In the previous installment, you read (or re-read) about how MY WIFE and I met. Now you get to attend (or re-attend) our wedding!
Yes, it's The Wedding Of The Decade.
(That would be the 1990's, by the way. Yes, we were married before some of you were born. Despite the circumstantial evidence, that does not make us your parents.)
This originally appeared in six installments because it was a great wedding and full of fun stuff to write about. I have edited it down to three parts. It took all of my willpower to do so and that's why I haven't quit smoking yet.
Without any further ado - because ado want to keep my job and I can't spend all day writing these silly introductions to old material - here's...
THE WEDDING OF THE DECADE (PART ONE)
Most marriages begin with a proposal and so did ours. Many women tell charming stories of how their future husbands creatively proposed to them. For instance, they might have been sitting in the stands at Fenway Park and, during the seventh inning stretch...
***Felicia, will you marry me?***
... flashes onto the scoreboard while Felicia’s boyfriend, Archie, suddenly drops to one knee in the aisle. Everyone in the park cheers; Felicia tearfully says, "Yes! Yes!"; and she wraps her arms around Archie, hugging him tightly.
(Meanwhile, Archie is thinking, "What the hell...? I dropped a quarter here. Why is she so happy I found it?", while in another part of the ballpark, there’s a totally different Felicia telling her ex-boyfriend, Rocky [they broke up in the sixth inning in an argument over the infield fly rule] that she wouldn’t marry him if he were the last man on earth, so he can take that cheap ring he got from a Crackerjacks box and shove it up his ass.)
Well, there was - I’m sorry to say - nothing so glorious about my proposal. It was one of the worst proposals ever. It was so bad, MY WIFE will probably be extremely embarrassed (for both of us) if I go into detail about it. So, I shouldn’t. However, I know that I can’t totally cop out, so I’ll try to put it as delicately as possible, using all of the linguistic powers at my command to make it sound more romantic than it actually was.
We had just finished doing the horizontal bop and, between gasping breaths, I said, "Hey, would you like to get married?"
(Don Juan? Casanova? Those bums have nothing on me.)
MY (future) WIFE said, “What do you mean by that?”
She was not joking. You see, for the previous 12 months I had been telling her – whenever marriage happened to come up during conversation – that I had no desire to ever get married and that I didn’t believe marriage was necessary if two people really loved each other. She had no reason to believe I had been lying when I said those things, so her question was certainly pertinent.
And I wasn’t lying when I said those things. I had, at the time, no desire to get married and I really did believe (still do) that marriage isn’t necessary if two people truly love each other. However, just because something isn’t necessary that doesn’t mean it wouldn’t be nice, and the desire to get married is always affected by whom you have the opportunity to be spliced with.
My most previous relationship had been hideous. It was full of trivial arguments that escalated into full-scale shouting matches and an almost totally-at-odds-with-each-other view of what our future plans should be. Whenever she brought up marriage – which was every other day – I cringed.
Now, understand that I was no saint in that relationship. I was probably as much to blame for the ridiculous amount of fighting we did as my girlfriend was. And not all of the arguments were trivial. We had some extremely major philosophical differences and they were, in my view, irreconcilable. However, we soldiered on – an apt description, considering how much of our time we spent at war with each other – until she finally had the brains to leave me.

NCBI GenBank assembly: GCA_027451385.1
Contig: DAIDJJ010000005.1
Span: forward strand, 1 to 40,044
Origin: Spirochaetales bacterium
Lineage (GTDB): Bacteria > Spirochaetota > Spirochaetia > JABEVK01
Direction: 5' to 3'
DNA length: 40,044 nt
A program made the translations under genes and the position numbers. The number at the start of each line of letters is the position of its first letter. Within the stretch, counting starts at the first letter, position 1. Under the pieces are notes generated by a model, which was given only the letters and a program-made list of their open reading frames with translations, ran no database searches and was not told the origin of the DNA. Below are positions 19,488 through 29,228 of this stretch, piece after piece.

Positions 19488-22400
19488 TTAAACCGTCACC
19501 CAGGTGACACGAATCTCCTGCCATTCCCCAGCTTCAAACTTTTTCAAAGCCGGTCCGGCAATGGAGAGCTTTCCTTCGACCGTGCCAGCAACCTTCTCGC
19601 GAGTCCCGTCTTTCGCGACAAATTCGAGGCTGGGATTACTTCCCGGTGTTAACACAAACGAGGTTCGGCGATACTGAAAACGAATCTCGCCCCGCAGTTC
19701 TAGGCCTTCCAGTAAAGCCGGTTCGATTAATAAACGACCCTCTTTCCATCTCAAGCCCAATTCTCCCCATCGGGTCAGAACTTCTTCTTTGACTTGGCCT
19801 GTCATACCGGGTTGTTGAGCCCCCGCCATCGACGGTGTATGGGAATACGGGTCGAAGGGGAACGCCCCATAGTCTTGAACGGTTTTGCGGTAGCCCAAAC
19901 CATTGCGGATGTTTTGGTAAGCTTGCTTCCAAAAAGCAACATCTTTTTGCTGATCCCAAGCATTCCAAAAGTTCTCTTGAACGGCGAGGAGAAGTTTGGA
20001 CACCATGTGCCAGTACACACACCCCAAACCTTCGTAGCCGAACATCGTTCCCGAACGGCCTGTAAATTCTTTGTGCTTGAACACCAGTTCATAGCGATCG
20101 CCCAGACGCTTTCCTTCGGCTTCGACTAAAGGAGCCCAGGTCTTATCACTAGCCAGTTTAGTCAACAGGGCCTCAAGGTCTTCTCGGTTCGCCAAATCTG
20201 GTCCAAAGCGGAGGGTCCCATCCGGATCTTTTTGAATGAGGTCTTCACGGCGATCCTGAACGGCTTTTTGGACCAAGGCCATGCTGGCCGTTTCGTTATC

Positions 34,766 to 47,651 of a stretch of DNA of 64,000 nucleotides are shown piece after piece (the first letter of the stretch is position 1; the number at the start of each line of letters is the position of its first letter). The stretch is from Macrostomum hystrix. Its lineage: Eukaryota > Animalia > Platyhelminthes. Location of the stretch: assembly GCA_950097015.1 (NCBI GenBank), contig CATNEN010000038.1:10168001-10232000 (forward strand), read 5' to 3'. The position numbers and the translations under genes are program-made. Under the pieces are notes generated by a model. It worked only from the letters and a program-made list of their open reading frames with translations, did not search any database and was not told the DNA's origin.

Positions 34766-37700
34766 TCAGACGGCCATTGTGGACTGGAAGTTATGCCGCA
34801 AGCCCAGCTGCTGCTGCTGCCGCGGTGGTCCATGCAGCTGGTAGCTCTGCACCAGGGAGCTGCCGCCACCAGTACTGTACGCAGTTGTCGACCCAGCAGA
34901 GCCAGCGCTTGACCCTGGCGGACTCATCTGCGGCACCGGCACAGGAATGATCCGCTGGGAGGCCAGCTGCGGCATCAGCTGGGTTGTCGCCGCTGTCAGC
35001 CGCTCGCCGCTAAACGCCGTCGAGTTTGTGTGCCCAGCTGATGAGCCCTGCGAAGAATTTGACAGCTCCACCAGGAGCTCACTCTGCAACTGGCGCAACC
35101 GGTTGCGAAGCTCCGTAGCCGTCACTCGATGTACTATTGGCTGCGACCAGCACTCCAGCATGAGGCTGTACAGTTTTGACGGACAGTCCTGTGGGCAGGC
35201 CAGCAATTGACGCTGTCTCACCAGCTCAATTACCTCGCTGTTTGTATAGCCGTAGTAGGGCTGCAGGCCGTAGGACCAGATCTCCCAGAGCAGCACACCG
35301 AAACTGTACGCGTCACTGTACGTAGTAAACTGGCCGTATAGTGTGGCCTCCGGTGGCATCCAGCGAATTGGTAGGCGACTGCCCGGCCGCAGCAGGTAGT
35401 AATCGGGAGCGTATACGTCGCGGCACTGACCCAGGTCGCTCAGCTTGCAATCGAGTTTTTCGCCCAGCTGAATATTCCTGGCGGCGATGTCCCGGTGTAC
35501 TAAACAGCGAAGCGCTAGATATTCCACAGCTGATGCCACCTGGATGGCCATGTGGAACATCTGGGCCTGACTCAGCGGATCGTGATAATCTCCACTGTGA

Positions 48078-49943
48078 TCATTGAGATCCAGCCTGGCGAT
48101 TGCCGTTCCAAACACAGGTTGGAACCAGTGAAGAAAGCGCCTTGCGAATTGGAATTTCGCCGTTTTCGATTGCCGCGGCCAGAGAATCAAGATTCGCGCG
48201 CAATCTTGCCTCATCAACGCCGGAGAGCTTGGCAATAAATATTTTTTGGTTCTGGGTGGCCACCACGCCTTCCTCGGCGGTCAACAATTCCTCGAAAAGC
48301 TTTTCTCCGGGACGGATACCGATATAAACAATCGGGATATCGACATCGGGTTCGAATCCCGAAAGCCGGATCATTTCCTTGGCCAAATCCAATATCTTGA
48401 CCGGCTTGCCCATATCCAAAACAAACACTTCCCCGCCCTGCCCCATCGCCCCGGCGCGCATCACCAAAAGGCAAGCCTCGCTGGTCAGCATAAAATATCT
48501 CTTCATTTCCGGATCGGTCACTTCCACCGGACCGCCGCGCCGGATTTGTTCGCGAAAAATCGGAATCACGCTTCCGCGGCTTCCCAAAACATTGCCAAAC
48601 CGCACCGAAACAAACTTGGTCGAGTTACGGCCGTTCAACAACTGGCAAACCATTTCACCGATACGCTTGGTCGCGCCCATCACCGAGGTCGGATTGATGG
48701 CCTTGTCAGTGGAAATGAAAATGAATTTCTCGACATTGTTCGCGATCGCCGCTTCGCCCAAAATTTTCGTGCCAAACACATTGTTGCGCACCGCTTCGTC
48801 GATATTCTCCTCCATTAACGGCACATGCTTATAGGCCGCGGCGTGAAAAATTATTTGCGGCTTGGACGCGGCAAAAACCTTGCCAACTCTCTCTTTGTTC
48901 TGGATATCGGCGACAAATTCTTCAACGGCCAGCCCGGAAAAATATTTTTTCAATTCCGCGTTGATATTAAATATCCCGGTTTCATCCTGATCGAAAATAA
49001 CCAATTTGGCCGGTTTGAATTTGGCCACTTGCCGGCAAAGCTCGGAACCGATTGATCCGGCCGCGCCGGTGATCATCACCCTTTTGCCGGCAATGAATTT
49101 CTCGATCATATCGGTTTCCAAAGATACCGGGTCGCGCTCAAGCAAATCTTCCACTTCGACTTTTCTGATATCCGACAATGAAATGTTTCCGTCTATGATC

(She didn’t tell me she was leaving me. She told me she was going to visit some friends of ours in Florida and that she’d be back for Christmas. Then, a couple of days before Christmas, after I had spent half of a months pay on gifts for her, I received a “Dear John” letter. Nice.)
Anyway, I had been completely and utterly soured on the concept of marriage, mostly because, from my limited experience, it seemed like something that a woman wanted to force on a man much more than something a man might actually want and find pleasant. Being a contrarian by nature, the easiest way to get me to NOT want to do something is by telling me that I have to do it. So, I never gave marriage any sort of serious consideration, nor did I think I ever would.
Sometimes, though, you realize that the situation you’re currently in isn’t anything at all like the previous ones you’ve experienced. At that point, if you have any brain, you understand that the situation calls for a different approach altogether. So, I had to consider whether marriage was actually something that could be a good thing. And I had decided that, yes, it was - if you were married to the right person.
MY (future) WIFE was the right person. I had no doubt about that. And I had no doubt whatsoever that we could live together and be happy. So, would a proposal be in my best interest? Most assuredly yes, because I figured that she might not be willing to stick around if I didn’t propose. Therefore, I had been considering proposing to her for a few weeks before I actually did it. I hadn’t made any real plans concerning HOW I would do it, but I had been a musician, so I figured I could improvise.
And, although I didn’t know it at the time, MY (future) WIFE was pondering whether or not she could continue as we had been. Some time after the fact, she told me that had I not proposed she was probably going to tell me that her values wouldn’t permit her to continue our relationship without being married.
So, there you have it. I proposed, albeit in a truly non-spectacular fashion, and she, being caught totally off guard, told me that she had to think about it.
Yup. She had to think about it. Which meant that I, too, had to think about it, until she had an answer for me, which meant that I became a basket case until she told me yes or no. I had assumed that she would break down into tears of joy and immediately say "yes" - I was a catch, after all - but my expectations were not met.
(The word "catch" in the preceding sentence can best be defined in the same sense as what might be found at sea - something fishy.)
So, I awaited her answer.
Before we pick up the story, I have some words of advice for the guys in my audience. There is absolutely nothing - and I mean not a single solitary thing - that your wife will not remember about your wedding and anything that was even remotely connected to it. That's just the way it is, so don't try to fight it. It is the nature of the beast, so to speak.
You know how you can recall that ballgame you played in high school? You remember that there were runners on second and third, the count was 2-and-1, it was slightly overcast, the leftfielder was shading you towards center, and the pitcher threw a curve that hung and you laced a double down the line that made the score 6 - 5 in the fifth inning? Women do that with weddings.